As Ian Shepherdson, chief U.S. economist at High Frequency Economics, observes, the nonmanufacturing-ISM gauge has been tracking some 5.1 points under the factory number, or three times the usual gap. And given manufacturing's fading importance to the U.S. economy, the nonmanufacturing-ISM gauge (due out Wednesday) carries lots more weight.
Apart from what the statistical bean-counters in Washington or the ISM publish, better to pay attention to what Mr. Market is saying. Michael Kahn, writing in his Getting Technical column Monday, pointed out big cyclical stocks have gotten hit hard . Big industrial stocks such as Caterpillar (CAT), Alcoa (AA), CSX (CSX) and Steel Dynamics (STLD) have broken down on the charts in the face of all the happy talk on the economy.
The typical accelerants to ignite a recovery -- expanding credit and fiscal stimulus -- are lacking however.
The Federal Reserve found no let-up in tight bank-lending standards in its latest quarterly survey of senior bank-lending officers released Monday.
And the Obama Administration's proposed fiscal 2011 budget includes massive tax increases on upper incomes -- those who pay the lion's share of taxes and are most likely to invest, expand new businesses, and hire employees.
The tap on bank lending was shut tightly in the credit collapse of the fourth-quarter 2008, and as yet hasn't been opened up meaningfully. The only faint sign of easing in the latest survey was in commercial and industrial loans for large and mid-sized firms -- just the sort of borrowers that can tap the capital markets, where credit is readily available, and thus have no need for bank loans. Precisely three banks in the Fed's survey said they were loosening up a bit, while 52 said they were maintaining their previous -- that is, stringent -- standards.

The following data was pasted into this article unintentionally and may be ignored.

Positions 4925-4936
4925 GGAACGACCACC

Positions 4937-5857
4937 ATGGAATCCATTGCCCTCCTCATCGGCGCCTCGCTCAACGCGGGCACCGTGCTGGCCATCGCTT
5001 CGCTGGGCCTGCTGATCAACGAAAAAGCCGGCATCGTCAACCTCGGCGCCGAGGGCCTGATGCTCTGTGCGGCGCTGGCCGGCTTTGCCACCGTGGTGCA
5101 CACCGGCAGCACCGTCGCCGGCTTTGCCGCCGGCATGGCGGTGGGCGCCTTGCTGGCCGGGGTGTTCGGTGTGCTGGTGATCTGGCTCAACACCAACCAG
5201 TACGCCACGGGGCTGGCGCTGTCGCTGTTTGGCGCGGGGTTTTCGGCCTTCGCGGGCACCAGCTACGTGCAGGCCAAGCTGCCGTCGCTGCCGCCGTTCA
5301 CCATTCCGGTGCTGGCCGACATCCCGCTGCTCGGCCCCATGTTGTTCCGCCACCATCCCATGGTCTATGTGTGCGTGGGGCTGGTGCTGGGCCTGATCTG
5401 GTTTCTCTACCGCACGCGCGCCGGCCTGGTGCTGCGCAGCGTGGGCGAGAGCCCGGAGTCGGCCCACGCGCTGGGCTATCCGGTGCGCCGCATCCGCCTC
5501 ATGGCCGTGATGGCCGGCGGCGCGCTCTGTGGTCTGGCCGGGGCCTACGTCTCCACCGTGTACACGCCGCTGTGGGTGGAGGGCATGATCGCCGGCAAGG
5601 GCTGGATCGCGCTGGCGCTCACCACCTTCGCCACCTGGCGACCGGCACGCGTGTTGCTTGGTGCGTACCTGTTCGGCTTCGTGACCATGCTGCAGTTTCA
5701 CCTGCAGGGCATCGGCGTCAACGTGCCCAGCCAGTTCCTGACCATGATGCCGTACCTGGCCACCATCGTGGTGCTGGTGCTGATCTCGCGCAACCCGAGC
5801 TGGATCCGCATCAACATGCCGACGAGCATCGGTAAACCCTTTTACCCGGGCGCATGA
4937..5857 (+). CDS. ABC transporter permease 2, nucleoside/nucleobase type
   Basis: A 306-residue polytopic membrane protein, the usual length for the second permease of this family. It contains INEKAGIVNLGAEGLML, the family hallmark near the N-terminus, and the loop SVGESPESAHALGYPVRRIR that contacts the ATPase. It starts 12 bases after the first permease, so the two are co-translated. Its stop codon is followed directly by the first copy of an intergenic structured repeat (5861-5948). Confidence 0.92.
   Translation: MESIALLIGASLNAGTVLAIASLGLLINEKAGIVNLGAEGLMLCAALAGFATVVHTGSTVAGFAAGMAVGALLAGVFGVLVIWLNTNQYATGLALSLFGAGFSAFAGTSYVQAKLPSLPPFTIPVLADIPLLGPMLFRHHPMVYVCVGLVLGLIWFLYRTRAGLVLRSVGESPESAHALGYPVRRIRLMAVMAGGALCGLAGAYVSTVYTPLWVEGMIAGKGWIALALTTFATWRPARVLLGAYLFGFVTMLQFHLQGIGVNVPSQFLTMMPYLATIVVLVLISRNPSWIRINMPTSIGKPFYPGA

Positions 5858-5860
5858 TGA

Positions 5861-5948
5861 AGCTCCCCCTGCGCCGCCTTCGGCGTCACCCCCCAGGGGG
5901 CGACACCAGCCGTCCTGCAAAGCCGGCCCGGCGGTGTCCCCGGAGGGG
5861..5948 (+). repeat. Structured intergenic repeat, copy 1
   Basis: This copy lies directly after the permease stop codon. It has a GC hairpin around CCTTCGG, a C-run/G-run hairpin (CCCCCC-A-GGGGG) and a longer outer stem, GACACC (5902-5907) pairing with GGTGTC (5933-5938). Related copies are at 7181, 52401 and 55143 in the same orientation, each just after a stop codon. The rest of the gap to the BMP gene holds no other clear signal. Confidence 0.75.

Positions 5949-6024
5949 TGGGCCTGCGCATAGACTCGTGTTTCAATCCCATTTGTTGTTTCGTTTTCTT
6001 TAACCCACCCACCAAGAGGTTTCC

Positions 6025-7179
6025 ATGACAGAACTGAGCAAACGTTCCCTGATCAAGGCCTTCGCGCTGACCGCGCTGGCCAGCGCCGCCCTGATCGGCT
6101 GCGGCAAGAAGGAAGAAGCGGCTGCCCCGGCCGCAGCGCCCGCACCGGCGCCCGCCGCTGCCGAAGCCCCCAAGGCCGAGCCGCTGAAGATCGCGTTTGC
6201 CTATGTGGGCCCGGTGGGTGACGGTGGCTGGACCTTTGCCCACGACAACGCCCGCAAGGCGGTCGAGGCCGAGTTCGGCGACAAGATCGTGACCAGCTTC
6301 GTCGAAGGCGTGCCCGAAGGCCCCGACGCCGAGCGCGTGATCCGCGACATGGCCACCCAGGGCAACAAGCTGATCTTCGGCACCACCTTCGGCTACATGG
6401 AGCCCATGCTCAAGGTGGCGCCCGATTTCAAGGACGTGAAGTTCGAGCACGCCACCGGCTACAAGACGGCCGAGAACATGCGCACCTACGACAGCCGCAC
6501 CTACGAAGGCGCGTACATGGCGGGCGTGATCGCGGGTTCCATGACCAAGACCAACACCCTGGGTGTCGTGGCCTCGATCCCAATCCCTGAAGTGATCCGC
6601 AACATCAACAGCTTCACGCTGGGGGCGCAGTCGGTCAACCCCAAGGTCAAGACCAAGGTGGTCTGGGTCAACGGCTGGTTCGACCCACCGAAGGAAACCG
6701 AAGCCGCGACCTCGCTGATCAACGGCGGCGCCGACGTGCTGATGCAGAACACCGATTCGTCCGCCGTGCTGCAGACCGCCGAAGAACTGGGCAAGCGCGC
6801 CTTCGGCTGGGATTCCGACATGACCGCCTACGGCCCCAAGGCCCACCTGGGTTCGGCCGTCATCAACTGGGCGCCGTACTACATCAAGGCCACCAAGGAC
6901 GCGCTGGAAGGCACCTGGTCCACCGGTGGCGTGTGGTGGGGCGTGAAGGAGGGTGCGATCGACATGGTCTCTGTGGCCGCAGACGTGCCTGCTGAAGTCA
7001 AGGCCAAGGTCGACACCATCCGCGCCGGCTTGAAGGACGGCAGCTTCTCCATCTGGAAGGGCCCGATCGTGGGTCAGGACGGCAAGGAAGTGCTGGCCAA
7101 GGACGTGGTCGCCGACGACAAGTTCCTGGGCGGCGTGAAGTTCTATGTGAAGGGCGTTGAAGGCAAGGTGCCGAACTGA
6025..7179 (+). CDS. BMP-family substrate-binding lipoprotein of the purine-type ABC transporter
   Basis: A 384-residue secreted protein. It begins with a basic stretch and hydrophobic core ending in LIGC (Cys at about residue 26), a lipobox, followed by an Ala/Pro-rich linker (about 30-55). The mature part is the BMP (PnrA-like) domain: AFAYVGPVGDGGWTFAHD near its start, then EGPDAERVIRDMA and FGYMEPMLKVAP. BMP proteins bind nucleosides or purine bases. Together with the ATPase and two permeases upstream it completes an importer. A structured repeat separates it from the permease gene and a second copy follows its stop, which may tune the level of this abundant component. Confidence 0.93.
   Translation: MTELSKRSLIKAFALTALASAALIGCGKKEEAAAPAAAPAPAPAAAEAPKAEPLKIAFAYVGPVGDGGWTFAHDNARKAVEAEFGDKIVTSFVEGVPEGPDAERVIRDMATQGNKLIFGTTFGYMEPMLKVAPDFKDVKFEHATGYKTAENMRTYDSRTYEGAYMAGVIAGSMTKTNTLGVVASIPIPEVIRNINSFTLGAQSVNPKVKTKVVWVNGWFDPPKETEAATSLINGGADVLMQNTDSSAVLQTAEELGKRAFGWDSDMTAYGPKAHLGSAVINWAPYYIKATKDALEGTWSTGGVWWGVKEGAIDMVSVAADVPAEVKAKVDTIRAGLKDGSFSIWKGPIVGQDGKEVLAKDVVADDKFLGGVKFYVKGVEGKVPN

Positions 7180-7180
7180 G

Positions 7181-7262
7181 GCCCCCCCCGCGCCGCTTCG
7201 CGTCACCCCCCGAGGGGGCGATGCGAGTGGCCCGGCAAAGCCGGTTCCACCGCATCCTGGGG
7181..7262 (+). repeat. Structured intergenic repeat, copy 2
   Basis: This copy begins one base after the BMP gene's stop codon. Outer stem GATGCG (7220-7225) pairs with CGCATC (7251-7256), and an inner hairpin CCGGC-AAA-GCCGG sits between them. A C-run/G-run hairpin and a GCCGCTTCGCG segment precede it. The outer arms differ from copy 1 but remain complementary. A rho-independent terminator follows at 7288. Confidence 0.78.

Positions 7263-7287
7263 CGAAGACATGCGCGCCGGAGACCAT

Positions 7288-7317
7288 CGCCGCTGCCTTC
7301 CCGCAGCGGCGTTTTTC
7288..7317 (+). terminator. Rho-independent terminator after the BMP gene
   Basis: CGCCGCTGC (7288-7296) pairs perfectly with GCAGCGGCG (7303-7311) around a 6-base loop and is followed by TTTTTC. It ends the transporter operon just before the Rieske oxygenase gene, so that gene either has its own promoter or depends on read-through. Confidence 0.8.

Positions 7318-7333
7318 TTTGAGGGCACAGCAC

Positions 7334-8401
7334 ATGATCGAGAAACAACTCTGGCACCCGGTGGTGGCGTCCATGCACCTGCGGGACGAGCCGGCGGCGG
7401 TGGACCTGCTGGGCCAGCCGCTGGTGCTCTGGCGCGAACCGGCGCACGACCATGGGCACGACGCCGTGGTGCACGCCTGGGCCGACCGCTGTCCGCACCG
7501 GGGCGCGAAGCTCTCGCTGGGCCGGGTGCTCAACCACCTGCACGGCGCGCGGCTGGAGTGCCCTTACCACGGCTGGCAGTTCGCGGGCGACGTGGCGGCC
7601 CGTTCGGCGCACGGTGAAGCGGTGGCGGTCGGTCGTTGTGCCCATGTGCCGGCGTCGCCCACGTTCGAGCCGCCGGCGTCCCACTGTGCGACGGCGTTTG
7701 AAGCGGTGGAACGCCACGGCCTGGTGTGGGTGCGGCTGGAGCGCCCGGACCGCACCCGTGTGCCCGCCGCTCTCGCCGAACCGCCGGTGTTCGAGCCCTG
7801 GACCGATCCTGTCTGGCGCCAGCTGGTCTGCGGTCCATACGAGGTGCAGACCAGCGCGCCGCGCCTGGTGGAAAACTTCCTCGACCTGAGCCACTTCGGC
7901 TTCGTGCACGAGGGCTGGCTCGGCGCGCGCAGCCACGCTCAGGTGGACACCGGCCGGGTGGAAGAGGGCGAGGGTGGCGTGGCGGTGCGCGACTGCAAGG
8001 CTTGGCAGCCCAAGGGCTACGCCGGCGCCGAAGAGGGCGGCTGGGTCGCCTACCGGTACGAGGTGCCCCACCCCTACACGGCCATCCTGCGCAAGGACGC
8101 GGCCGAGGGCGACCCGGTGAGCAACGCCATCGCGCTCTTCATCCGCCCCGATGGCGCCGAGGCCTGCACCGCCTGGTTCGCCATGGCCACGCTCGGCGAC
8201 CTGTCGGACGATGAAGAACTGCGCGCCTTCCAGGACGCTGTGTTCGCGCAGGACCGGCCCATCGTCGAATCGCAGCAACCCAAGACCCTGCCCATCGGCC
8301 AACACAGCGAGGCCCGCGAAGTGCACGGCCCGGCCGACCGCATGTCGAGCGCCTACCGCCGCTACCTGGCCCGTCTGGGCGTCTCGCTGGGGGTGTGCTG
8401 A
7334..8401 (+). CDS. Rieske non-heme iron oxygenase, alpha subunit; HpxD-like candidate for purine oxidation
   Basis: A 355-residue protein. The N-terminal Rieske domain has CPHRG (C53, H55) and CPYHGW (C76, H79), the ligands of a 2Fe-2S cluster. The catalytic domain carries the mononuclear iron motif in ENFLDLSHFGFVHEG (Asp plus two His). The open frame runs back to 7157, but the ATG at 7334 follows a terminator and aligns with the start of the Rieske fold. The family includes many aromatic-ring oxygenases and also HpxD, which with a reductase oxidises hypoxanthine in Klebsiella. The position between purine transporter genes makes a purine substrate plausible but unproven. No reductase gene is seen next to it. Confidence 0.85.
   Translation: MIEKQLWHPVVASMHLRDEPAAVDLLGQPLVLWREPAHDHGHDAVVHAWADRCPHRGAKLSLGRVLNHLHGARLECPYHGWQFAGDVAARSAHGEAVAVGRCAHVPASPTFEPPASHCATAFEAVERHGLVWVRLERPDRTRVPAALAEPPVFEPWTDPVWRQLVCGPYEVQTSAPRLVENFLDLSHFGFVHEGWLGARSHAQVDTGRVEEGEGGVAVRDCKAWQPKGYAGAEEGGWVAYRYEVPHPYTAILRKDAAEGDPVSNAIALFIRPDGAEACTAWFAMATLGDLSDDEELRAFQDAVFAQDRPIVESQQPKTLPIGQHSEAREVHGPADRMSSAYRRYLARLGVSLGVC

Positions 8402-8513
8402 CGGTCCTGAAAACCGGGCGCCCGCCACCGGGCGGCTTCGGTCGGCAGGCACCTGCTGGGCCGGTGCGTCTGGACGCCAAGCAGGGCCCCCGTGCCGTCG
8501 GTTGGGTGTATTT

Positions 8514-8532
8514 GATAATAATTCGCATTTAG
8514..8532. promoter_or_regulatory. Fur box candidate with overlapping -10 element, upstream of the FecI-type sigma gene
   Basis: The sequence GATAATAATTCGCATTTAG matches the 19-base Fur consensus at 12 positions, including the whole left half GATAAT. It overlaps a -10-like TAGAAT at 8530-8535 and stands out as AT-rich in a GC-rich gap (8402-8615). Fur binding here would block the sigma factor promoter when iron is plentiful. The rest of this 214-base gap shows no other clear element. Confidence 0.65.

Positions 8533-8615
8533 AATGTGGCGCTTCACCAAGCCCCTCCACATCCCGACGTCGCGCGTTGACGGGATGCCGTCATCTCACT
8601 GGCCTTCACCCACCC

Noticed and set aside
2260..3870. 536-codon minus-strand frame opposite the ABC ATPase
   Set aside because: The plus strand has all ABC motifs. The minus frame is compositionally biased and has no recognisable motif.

As Gluskin Sheff's Rosenberg noted in his Monday missive to clients, bank lending continued to contract in the latest reporting week, with C&I loans down $500 million, real-estate loans down by $2 billion and consumer loans down by $4.6 billion. All told, the contraction in bank credit has totaled some $600 billion. This may be why the sustainability of the recovery once government stimulus programs end is being questioned by Mr. Market, he adds.
On the fiscal side, the reversion of taxes to former peak-marginal rates as high as 39.6% on high-income individuals would come as part of a $1.9 trillion tax hike across the economy under the proposed Obama Administration budget for 2011. Regardless of your opinion of the equity of those tax rates, the increased burden won't help the feeble economy.
In addition, the budget proposes increasing the current 15% federal-tax rate on dividends and capital gains to 20% for upper-income taxpayers. All in all, the only winning investment to come out of the budget proposals appears to be tax-exempt bonds.
A long-term 4.5% municipal bond would be equivalent to a 9% taxable yield for an investor facing a combined federal, state and local bracket. But then you'd have to avoid bonds from state and local issuers being squeezed in the vise between falling tax revenues and rising expenditures.
Nothing is easy, least of all when the economy is sluggish at best and the only thing certain to rise is taxes.
Tuesday, February 2, 2010
Monday, February 1, 2010
One of the greatest spend-while-you-can documents in American history.
We now know why the White House leaked word of a three-year spending freeze on a few domestic accounts before this extravaganza was released. No one would have noticed such a slushy promise amid this glacier of spending. The budget reveals that overall federal outlays will reach $3.72 trillion in fiscal 2010, and keep rising to $3.834 trillion in 2011.